Lack of Synchronization: A Key for Collective Systems Robustness?

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Loners — individuals out of sync with a coordinated majority — occur frequently in nature, from microbial aggregates to locust swarms, from the wildebeest migration to bamboo flowering or cicada emergence. Are loners incidental byproducts of large-scale coordination attempts, or are they part of a mosaic of life-history strategies? I will draw on theoretical modeling and empirical evidence of naturally occurring heritable variation in loner behavior in the social amoeba Dictyostelium discoideum to propose that imperfect coordination of collective behaviors might be adaptive by enabling diversification of life-history strategies. In particular, for D. discoideum, I will argue that loners are critical to understanding collective and social behaviors, multicellular development, and ecological dynamics.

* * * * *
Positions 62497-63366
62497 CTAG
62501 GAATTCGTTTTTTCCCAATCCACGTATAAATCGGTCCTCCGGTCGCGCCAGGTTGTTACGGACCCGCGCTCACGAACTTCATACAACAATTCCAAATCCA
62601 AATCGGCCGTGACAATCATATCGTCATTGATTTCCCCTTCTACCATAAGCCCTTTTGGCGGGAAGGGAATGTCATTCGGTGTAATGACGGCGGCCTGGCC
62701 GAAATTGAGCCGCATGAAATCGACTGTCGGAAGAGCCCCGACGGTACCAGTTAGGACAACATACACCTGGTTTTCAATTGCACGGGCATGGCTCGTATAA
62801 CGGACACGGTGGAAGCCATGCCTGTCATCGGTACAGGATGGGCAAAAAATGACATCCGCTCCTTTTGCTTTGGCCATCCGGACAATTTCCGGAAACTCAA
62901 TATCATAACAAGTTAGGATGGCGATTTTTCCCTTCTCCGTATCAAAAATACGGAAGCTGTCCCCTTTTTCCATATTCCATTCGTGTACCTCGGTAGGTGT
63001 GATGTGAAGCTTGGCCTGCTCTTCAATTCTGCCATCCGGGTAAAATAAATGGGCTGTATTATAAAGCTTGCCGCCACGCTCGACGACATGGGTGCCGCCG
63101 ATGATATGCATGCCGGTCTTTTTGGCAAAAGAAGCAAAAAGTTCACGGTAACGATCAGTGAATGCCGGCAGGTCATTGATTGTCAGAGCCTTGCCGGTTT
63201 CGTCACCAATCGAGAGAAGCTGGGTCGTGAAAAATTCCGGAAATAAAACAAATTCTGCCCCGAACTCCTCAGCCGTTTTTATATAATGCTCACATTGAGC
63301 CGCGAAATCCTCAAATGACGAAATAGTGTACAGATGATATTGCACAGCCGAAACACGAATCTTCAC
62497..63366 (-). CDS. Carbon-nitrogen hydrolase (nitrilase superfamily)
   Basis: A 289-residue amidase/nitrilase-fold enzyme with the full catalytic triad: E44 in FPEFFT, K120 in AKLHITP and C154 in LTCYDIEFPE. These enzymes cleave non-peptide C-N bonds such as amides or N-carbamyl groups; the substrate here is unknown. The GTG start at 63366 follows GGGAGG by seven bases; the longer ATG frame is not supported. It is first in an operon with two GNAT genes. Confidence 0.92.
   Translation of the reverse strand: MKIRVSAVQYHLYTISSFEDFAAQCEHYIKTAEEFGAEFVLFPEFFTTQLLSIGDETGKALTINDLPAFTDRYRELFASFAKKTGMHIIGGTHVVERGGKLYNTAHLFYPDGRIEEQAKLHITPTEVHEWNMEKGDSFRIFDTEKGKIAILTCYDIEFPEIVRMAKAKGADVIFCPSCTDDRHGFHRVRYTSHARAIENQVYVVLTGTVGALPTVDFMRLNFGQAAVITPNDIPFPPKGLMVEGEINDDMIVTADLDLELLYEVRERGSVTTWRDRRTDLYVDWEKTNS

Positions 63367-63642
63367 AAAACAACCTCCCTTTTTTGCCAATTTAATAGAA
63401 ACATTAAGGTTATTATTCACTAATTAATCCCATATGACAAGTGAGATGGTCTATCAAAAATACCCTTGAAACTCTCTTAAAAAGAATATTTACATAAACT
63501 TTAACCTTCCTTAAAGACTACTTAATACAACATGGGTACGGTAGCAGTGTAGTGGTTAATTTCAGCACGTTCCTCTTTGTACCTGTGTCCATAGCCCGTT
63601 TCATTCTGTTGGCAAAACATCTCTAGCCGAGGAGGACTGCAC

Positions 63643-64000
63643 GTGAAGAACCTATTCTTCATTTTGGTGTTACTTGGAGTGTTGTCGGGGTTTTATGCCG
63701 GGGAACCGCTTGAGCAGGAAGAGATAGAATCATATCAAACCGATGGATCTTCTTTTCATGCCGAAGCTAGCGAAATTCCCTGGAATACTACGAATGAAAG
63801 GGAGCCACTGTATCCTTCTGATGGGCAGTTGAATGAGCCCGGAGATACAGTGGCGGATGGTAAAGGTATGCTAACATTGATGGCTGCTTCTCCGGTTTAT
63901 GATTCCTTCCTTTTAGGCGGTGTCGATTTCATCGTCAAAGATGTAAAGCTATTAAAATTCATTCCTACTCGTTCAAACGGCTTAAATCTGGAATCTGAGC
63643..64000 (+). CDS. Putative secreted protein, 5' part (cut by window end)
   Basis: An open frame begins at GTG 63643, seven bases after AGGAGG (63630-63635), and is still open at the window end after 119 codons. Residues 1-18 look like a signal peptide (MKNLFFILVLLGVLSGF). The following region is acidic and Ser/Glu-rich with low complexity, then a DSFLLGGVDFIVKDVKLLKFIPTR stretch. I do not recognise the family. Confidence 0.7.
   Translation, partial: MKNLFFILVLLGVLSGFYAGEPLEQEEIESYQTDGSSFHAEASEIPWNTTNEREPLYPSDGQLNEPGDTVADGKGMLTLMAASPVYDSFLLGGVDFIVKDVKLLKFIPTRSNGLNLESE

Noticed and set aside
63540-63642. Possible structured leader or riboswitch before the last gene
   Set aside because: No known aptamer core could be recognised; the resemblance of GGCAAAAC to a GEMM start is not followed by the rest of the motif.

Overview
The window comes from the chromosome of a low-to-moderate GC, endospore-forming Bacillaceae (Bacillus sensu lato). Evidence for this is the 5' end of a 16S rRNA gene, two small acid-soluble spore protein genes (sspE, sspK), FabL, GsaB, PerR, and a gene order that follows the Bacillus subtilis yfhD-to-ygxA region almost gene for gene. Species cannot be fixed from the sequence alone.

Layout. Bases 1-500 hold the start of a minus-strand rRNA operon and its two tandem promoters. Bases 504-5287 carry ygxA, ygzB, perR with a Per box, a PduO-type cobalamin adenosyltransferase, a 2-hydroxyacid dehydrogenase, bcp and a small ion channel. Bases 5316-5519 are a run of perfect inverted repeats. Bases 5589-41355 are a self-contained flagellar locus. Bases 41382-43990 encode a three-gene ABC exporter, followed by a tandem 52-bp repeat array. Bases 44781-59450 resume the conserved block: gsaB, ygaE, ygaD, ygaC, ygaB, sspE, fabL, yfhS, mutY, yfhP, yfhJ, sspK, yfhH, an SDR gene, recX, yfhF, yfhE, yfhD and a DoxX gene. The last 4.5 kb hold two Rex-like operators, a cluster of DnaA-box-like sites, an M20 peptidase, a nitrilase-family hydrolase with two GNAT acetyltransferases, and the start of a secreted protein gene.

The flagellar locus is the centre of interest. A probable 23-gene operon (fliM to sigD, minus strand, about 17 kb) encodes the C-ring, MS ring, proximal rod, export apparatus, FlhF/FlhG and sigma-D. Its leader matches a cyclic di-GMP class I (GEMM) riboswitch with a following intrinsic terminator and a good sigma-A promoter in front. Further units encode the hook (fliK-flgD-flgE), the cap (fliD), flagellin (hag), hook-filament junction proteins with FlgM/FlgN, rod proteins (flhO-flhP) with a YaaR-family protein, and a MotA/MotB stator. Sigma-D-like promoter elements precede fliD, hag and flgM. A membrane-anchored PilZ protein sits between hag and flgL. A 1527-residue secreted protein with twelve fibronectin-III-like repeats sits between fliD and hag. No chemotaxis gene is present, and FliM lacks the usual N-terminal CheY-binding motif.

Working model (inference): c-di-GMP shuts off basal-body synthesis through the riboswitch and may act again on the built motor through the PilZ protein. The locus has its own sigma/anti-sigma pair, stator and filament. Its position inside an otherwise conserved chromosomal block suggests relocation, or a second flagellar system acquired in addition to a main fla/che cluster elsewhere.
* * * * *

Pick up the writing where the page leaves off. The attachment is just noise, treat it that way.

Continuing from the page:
Corina E. Tarnita, Princeton University
Bowen Hall
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Room 222
Speaker Bio
Corina joined the Princeton faculty in February 2013. Previously she was a Junior Fellow at the Harvard Society of Fellows (2010-2012) and a postdoctoral researcher with the Program for Evolutionary Dynamics, Harvard University (2009-2010). She obtained her B.A.('06), M.A.('08) and PhD ('09) in Mathematics from Harvard University. She is an ESA Early Career Fellow, a Kavli Frontiers of Science Fellow of the National Academy of Sciences and an Alfred P. Sloan Research Fellow. Her work is centered around the emergence of complex behavior out of simple interactions, across spatial and temporal scales.
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